The Prime Minister was quizzed by viewers on Wednesday over his plans for the future of Britain as the UK edges closer to leaving the EU without a deal at the end of October. Boris Johnson held the live Q&A on Facebook, and was asked who is “favourite political hero” is during the session. Mr Johnson revealed: “Obviously Winston Churchill is one but I would mention Pericles of Athens, who believed in all sorts of wonderful things.
“He certainly believed in great infrastructure projects, he believed in the importance of the many not the few.
“But above all Pericles will go down as one of the most powerful articulators of the idea of democracy, which is that the people are ultimately in charge of their own destiny.
“It’s because the people took that decision to leave the European Union that we’re going to come out on October 31, whatever happens.”
Pericles was a prominent Greek statesman and general of Athens, who lived during the time between the Persian and Peloponnesian wars.
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The live session was not the first time Mr Johnson has taken to social media since becoming Prime Minister, after last week recording a two-minute broadcast to viewers highlighting his proposals for the country.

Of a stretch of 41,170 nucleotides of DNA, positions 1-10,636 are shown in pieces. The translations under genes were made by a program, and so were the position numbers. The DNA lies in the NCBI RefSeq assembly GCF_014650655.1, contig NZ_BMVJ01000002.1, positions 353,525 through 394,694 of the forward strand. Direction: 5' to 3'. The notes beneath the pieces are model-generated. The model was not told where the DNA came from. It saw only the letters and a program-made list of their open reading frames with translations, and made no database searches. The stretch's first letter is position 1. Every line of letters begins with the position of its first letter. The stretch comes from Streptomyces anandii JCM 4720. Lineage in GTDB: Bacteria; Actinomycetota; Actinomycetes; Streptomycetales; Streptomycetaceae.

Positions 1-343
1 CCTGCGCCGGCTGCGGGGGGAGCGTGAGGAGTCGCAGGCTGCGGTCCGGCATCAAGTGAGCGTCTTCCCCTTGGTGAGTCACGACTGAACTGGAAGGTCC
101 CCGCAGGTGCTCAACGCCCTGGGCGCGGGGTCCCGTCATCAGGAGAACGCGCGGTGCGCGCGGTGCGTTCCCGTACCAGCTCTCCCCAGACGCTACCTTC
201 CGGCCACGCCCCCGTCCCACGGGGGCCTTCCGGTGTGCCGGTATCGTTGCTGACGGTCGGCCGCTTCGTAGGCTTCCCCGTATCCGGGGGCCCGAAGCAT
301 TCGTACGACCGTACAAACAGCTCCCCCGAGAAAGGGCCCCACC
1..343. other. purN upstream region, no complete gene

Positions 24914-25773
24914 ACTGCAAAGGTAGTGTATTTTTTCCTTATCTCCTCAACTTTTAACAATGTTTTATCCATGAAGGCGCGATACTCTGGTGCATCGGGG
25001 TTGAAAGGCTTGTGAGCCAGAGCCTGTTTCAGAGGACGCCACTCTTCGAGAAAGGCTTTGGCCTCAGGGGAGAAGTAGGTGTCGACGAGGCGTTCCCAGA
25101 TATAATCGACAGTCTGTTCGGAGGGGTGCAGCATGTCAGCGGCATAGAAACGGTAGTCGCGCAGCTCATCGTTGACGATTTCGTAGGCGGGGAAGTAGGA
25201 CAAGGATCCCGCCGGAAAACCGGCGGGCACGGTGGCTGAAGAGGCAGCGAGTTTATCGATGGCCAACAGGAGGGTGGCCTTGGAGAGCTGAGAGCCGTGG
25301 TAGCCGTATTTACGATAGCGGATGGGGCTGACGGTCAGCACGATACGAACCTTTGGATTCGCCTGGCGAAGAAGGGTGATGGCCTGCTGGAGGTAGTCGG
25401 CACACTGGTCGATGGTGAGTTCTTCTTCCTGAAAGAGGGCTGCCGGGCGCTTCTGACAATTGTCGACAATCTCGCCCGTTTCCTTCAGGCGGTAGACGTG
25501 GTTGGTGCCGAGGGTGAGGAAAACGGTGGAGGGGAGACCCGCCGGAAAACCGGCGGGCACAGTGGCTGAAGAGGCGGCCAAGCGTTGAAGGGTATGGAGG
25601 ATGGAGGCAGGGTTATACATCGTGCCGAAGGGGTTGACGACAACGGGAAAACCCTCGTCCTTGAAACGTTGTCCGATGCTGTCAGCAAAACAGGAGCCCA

The video, in which the Prime Minister demanded an extra 20,000 police officers on the street, was watched by almost 200,000 people.
The Prime Minister has repeatedly said the UK will be leaving the European Union with or without a Brexit deal by the end of October this year “come what may”.
Mr Johnson has demanded the EU eject the controversial backstop mechanism from the withdrawal agreement, before the UK returns to talks with Brussels.
Speaker of the House John Bercow, who has repeatedly given opportunities to pro-EU MPs in the Commons to frustrate the Brexit process, has warned he “will fight with every breath in my body” to stop any attempt by the Prime Minister to suspend Parliament in order to deliver Brexit on October 31.
Mr Bercow told an audience at the Edinburgh Fringe festival that he “strongly” believes the House of Commons “must have its way”.
He said: “If there is an attempt to circumvent, to bypass or – God forbid – to close down parliament, that is anathema to me.” I will fight with every breath in my body to stop that happening.”
He added: “We cannot have a situation in which Parliament is shut down – we are a democratic society. And Parliament will be heard and nobody is going to get away as far as I am concerned with stopping that happening.”
The Prime Minister’s special adviser Mr Cummings has suggested Parliament has left it too late to block no deal.